Pekada’s co-founder and principal adviser, Pete Pennicott, said: “Navigating the sticky situation that divorce often becomes is no small feat, but there are ways to make the transition simpler and make it an opportunity for a fresh start.”
Pekada said the first effect of a divorce financially is the division of assets. Looking from the outside, splitting assets 50/50 doesn’t seem that difficult.
“Not all assets have the same benefits, accessibility and tax consequences, so something that looks like a fair deal in the moment could end up costing you thousands in the future,” said Mr Pennicott.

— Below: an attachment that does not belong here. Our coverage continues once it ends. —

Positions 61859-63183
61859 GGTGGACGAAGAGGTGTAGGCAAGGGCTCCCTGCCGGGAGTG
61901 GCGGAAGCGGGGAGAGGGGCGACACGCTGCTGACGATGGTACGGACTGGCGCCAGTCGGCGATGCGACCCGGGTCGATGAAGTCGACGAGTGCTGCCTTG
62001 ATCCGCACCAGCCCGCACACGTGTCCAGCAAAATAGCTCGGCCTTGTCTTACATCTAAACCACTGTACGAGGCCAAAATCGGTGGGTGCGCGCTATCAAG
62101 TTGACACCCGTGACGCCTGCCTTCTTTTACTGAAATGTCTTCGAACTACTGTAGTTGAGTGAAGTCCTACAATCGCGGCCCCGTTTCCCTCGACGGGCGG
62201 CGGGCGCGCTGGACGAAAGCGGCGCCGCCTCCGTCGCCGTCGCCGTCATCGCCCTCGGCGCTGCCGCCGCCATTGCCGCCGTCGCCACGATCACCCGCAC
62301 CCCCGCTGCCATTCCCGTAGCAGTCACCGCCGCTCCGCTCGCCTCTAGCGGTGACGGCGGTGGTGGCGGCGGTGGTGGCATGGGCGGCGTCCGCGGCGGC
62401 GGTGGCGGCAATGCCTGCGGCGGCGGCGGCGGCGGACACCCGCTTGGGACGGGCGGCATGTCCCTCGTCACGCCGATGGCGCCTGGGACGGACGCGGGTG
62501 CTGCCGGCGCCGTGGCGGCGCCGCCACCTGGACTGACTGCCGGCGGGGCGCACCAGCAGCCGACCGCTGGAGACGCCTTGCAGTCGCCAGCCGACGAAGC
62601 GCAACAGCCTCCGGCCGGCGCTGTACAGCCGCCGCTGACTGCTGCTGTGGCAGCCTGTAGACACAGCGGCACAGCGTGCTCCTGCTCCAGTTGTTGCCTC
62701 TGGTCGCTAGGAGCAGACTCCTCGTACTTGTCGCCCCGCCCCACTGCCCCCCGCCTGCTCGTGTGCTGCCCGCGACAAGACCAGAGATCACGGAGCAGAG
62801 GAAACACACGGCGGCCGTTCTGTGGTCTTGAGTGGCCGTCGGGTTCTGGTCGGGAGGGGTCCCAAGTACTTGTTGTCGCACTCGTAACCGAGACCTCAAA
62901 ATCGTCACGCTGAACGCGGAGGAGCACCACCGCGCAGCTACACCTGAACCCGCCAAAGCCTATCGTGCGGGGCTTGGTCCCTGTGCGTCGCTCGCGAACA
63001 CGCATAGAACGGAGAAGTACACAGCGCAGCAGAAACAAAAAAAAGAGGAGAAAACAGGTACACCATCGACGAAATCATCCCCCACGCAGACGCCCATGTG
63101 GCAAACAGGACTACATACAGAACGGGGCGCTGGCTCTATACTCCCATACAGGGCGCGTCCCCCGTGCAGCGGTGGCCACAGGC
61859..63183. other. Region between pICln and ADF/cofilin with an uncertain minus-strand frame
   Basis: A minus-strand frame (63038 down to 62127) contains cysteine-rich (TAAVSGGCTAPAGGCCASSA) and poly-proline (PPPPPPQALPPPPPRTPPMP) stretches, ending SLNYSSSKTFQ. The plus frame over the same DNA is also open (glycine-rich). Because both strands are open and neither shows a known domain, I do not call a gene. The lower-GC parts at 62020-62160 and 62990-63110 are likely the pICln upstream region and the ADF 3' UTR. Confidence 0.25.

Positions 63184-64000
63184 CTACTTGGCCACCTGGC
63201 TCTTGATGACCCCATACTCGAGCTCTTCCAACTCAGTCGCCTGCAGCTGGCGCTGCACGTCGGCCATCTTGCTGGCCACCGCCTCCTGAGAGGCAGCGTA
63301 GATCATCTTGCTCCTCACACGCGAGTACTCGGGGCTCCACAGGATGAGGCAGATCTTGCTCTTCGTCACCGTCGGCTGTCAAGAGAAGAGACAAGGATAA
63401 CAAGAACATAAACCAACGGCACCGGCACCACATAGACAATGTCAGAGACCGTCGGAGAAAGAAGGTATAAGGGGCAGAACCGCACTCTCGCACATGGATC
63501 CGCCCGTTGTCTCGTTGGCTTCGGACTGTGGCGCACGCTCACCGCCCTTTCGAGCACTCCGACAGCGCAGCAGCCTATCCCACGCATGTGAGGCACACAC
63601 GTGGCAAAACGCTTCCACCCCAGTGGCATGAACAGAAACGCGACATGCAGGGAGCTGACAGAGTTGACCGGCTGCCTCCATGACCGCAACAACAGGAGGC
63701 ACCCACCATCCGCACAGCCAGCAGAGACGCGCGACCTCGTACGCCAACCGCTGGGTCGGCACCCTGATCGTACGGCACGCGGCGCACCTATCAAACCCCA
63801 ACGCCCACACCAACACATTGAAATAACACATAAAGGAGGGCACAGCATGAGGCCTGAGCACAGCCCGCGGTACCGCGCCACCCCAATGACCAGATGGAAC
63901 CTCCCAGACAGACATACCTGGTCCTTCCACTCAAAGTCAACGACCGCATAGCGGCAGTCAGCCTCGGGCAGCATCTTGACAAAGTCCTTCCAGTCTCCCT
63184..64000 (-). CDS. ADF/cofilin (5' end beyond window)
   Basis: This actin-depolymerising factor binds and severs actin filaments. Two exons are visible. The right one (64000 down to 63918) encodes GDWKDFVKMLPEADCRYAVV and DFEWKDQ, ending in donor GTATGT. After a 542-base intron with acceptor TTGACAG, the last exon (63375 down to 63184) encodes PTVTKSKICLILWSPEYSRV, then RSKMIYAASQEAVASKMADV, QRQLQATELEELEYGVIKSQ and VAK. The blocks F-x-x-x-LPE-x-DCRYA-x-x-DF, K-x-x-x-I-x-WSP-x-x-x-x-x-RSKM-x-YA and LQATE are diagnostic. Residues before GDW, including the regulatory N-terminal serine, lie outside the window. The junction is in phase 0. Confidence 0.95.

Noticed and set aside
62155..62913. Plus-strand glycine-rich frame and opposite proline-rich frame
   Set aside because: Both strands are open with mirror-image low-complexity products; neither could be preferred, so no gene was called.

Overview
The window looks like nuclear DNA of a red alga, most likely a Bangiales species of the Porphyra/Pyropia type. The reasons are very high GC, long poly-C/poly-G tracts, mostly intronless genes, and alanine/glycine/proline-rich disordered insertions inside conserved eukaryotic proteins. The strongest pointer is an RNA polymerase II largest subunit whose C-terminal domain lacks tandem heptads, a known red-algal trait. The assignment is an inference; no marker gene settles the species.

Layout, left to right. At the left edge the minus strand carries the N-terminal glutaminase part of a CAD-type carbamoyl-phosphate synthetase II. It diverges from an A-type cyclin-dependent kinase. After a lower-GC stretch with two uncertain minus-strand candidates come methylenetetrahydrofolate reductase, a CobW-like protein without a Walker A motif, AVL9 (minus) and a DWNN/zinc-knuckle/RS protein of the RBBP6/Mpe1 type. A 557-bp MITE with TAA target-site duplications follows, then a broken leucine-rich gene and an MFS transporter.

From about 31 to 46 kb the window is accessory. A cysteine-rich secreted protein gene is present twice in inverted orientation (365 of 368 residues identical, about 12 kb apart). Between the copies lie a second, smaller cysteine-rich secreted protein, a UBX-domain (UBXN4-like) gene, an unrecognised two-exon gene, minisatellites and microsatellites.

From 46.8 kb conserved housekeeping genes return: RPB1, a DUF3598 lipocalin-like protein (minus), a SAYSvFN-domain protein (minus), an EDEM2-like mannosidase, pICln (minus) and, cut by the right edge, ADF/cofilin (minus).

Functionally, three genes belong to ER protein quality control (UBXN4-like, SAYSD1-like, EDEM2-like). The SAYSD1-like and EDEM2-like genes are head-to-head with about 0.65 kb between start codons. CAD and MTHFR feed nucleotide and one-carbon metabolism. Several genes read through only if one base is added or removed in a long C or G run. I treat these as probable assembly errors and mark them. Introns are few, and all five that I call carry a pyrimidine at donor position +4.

The second financial burden is the diluted retirement savings and super, particularly if one spouse took time off from work to raise the kids.
“Ultimately, who gets (or wants) other assets, including the family home, will dictate how superannuation benefits are divided, so it’s important to think through which split of assets suits you best, in the long term,” said Mr Pennicott
The third strain financially is having one income to run two household budgets.
“Don’t be fooled into thinking that you can simply divide your previous expenses in half, as there is a lot of duplication in the new sets of living expenses – best bet is to sit down and do a budget to ensure you don’t overextend yourself,” said Mr Pennicott.